Introduce the individual posters of each 3D shape. Using the pictures on each poster, discuss the attributes of a cube, cone, cylinder, and sphere using proper vocabulary (a cube has six equal square-shaped sides called faces, eight vertices, and 12 edges, etc.). Students can refer to the posters of the solid shapes while you hold up each solid shape being discussed and point out the attributes. Ask students to point to each shape's face, vertices, edge, etc. Students can help classmates identify attributes of shapes during this time using proper vocabulary. During this discussion time, place the vocabulary word cards on the board and use the posters to help you construct an Anchor Chart showing the different attributes of each shape.

Students will begin to discuss the shapes (if they don't do this naturally, you can encourage and shift the conversation easily by asking simple questions about their understanding of the connections between real-world objects and the 3D solid shapes you are discussing). Observing verbal usage of vocabulary and descriptions during this time will help assess students' comprehension of the attributes of shapes.

### Extend

25 Minute(s)

After each student has had time to review and revisit the attributes of each shape, have them sit in a large circle on the floor. In the center of the circle, place a large label for each of the 3D shapes introduced: cube, cylinder, sphere, and cone.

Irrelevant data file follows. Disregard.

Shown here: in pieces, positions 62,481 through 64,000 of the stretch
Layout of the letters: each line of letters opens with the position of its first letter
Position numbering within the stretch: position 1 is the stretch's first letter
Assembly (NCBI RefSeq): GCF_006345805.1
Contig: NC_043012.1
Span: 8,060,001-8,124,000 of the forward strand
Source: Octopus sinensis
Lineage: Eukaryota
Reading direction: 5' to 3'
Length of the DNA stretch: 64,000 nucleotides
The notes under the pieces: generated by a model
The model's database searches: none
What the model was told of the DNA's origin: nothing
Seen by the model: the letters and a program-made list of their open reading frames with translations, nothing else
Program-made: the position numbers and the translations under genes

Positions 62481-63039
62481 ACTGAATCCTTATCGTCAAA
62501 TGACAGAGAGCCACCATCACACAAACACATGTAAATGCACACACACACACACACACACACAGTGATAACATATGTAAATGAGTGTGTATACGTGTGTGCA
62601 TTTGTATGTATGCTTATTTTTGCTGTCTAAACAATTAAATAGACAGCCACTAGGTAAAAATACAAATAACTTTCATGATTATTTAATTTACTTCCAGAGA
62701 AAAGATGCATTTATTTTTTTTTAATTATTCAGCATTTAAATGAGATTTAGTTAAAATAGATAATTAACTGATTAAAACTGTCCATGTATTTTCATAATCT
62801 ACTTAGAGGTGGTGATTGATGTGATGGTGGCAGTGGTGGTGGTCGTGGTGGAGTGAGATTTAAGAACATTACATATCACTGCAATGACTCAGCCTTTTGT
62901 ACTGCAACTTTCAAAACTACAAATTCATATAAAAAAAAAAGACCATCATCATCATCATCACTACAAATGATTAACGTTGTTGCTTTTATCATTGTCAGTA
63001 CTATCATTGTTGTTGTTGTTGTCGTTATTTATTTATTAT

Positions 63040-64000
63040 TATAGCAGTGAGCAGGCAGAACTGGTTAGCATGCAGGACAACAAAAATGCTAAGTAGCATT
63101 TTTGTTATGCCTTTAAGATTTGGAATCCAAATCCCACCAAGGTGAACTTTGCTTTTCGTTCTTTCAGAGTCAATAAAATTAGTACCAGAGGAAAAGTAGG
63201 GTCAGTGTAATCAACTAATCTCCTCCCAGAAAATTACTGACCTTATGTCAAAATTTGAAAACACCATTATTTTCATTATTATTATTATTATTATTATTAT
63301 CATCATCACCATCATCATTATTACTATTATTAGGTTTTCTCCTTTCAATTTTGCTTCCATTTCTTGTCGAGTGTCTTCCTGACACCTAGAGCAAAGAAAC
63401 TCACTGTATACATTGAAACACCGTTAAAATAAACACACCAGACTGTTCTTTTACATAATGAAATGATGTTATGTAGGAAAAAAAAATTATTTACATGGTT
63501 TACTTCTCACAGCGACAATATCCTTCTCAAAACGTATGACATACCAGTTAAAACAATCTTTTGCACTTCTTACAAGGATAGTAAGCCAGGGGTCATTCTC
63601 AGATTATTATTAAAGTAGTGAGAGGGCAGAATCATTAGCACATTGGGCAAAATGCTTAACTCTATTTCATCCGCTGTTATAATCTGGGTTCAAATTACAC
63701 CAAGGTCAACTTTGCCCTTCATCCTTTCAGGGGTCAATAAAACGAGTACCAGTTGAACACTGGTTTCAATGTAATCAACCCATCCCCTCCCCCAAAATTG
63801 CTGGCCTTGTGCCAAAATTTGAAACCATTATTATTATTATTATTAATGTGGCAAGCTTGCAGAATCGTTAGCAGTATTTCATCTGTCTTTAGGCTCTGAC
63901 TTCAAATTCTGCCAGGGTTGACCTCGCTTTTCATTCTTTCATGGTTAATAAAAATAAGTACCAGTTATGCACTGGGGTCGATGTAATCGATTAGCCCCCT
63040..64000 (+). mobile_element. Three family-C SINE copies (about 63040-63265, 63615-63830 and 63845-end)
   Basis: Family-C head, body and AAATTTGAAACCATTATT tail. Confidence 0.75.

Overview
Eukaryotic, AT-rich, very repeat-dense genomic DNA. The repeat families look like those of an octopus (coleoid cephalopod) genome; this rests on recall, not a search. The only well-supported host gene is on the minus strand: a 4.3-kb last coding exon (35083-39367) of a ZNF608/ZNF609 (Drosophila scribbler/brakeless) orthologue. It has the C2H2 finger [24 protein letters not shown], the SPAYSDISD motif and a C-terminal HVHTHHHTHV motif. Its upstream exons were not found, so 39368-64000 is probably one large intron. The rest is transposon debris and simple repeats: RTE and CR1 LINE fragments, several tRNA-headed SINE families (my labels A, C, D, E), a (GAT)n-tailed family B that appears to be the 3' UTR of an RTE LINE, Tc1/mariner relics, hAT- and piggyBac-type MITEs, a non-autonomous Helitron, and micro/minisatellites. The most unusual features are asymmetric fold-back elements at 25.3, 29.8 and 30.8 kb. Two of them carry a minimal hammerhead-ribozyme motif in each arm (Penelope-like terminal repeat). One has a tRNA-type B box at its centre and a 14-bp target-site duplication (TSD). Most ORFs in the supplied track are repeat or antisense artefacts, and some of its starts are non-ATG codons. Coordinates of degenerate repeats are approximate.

Give one student at a time their picture card. The student will go to the middle of the circle, show their picture card to their classmates and say out loud, "My picture is a/an ________. It is most like the shape of a _________ because _______________." For example, "My picture is a can of soup. It is most like the shape of a cylinder because it has two flat surfaces, and the edges are curved."

The student will then ask their classmates if they agree or disagree. Check to see if all agree by asking for a thumbs up or thumbs down. If there are any students in disagreement (thumbs down), the student who is sharing their shape will ask them to justify and help them find the proper identification.

Continue this activity until each student has had an opportunity to share and identify their shape.

### Evaluate

15 Minute(s)

Preferably in a whole group, begin with a quick review of what students have learned about 3D shapes. Then, discuss as much or as little as you feel your group needs. Encourage proper vocabulary (vertices, vertex, face(s), edge(s), etc.) when students are speaking about what they have learned.

After reflecting on what the students have learned about 3D shapes, introduce the 3D sort assessment. Each student will complete the assessment by themselves using the attached 3D Shape Sorting Activity handout. Model the activity for students by showing them that they will cut out the pictures of the real-world items and identify the attributes of 3D shapes that the pictures have. Then, they should glue the pictures under the heading of a cone, sphere, cylinder, or cube. Students will do this with all the pictures until they have glued each picture onto a place on the sorting mat under the heading that they have determined best fits their pictures.